(click on news/podcast tab above to hear interview with Sarah Curry)
In January, Nebraskans in nearly 200 different occupations needed a government license to do their job, with many workers facing greater barriers to entry than in most other states. Following a legislative session where senators from all parties supported occupational licensing reforms, the number of licensed professions has been reduced slightly, and some licensing requirements have been streamlined.
But many of the state’s most burdensome occupational licensing laws still remain stubbornly unchanged or unexamined.
A new report by the Platte Institute provides a review of what happened—and didn’t happen—in the Legislature in 2017 when it comes to reducing licensing red tape that holds Nebraskans back, and what else workers, entrepreneurs, researchers, advocates, and regulators are saying can be done.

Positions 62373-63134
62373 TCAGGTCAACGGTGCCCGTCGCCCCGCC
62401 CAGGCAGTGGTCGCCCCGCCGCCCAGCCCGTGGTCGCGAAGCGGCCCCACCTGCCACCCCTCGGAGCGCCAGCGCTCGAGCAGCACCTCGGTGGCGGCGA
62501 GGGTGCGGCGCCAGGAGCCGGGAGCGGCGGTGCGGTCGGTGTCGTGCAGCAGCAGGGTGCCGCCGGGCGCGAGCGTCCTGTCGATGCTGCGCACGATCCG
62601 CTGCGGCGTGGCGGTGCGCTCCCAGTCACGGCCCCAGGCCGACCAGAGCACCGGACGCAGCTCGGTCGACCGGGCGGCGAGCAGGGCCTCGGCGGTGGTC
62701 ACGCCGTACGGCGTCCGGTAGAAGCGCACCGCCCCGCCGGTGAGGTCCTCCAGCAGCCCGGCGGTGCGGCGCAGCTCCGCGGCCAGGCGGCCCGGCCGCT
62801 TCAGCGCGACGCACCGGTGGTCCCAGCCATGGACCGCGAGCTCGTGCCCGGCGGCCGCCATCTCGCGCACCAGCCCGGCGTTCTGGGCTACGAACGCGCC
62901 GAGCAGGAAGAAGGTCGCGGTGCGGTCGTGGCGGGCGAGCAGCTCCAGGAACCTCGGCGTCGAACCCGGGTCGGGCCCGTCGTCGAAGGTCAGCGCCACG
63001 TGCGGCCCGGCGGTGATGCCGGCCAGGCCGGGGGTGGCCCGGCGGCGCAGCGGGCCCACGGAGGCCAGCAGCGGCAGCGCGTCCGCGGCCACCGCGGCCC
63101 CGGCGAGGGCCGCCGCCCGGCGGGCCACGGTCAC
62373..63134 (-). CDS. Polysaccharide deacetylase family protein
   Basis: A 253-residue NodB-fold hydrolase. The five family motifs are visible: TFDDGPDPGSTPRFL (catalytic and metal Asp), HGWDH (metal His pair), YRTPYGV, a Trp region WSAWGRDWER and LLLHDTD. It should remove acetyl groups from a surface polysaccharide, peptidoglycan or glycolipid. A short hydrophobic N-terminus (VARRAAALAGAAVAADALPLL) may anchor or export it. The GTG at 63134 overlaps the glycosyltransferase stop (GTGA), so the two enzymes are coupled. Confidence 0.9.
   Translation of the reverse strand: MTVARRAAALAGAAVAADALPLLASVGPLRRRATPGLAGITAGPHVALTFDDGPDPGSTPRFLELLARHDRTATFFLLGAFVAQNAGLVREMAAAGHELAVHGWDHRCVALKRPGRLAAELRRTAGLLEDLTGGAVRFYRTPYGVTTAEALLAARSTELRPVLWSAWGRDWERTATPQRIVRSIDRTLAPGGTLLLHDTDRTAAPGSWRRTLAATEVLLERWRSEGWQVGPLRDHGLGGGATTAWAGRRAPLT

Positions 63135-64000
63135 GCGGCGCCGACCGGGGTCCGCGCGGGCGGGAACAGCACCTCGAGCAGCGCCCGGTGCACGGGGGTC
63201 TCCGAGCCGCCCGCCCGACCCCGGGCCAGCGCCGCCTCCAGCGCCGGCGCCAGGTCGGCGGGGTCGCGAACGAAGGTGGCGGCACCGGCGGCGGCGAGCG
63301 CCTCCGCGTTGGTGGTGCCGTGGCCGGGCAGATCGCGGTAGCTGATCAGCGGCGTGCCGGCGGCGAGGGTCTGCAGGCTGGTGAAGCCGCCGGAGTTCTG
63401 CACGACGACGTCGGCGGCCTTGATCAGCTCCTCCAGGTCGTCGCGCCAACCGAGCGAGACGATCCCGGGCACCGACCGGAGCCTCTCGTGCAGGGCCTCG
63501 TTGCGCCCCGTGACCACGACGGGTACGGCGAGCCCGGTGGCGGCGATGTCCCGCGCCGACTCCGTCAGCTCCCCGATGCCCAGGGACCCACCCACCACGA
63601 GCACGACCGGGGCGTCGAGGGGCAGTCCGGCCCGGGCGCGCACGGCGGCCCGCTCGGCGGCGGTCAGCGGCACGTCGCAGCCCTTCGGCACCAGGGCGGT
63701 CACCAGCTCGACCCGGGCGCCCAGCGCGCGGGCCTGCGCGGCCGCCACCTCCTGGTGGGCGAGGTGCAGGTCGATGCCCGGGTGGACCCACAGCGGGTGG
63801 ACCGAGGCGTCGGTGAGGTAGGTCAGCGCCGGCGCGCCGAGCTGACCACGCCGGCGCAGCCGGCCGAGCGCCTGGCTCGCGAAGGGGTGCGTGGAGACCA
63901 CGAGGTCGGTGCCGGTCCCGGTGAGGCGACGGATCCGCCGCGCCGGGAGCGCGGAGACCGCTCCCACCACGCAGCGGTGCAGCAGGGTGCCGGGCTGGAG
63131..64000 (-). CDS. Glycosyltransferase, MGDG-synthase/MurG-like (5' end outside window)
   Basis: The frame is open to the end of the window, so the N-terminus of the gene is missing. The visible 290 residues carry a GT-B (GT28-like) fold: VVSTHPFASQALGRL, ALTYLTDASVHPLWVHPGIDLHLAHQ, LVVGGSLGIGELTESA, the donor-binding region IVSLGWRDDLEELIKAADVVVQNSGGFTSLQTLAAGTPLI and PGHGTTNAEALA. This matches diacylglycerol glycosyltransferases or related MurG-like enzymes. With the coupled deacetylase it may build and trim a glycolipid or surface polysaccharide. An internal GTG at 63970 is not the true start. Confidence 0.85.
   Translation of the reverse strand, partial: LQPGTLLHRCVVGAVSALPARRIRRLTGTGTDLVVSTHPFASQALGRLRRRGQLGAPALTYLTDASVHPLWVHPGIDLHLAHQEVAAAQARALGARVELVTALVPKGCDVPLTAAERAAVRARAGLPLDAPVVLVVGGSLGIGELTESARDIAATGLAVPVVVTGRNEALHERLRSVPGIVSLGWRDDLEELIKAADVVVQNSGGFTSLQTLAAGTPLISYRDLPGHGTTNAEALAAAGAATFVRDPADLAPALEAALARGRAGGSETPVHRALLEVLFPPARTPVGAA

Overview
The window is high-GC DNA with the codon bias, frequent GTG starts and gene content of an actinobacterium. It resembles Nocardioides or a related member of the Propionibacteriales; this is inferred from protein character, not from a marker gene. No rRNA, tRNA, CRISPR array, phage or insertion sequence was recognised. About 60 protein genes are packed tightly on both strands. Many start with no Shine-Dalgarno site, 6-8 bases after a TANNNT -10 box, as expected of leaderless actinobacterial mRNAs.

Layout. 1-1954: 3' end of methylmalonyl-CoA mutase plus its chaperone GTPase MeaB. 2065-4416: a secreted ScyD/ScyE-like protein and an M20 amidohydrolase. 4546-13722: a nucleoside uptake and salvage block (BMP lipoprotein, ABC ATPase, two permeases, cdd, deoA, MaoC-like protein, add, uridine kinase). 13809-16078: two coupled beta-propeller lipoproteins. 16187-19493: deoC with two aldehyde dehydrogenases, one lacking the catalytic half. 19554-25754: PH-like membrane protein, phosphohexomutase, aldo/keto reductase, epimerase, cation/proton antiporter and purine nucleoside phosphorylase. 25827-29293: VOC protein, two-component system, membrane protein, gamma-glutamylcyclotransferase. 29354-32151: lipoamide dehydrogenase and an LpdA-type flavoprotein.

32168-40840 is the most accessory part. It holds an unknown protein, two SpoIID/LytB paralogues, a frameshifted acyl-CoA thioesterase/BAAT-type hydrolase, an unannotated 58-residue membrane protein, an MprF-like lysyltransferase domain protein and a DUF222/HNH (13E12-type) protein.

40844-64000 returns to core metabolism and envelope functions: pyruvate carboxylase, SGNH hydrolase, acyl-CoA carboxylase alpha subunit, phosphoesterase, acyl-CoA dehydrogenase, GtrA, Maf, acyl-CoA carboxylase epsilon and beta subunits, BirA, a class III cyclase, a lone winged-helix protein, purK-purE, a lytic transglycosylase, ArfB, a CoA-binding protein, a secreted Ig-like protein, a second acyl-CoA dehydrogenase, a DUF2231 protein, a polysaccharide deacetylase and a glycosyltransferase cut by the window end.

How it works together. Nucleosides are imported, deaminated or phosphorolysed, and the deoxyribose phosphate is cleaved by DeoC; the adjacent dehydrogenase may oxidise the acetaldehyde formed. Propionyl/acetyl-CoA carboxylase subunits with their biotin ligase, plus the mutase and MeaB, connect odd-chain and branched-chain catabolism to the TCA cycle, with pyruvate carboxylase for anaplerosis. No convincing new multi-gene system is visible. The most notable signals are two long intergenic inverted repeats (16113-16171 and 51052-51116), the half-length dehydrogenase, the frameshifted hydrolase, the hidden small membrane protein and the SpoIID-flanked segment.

A condensed copy of the 2017 Occupational Licensing Review is attached in PDF format and is published in an extended version with a full appendix of resources at PlatteInstitute.org/Jobs.
“Nebraska has started the conversation on occupational licensing, and has already enacted some meaningful reforms, but there is more work to be done,” said Sarah Curry, Policy Director at the Platte Institute and author of the new report.
“We’ve still got too much red tape on the books, and the Legislature won’t be able to make enough of an impact by picking away at licenses one at a time. The only way to make a meaningful difference breaking down that many barriers is by approaching the problem in a more systematic way,” said Curry.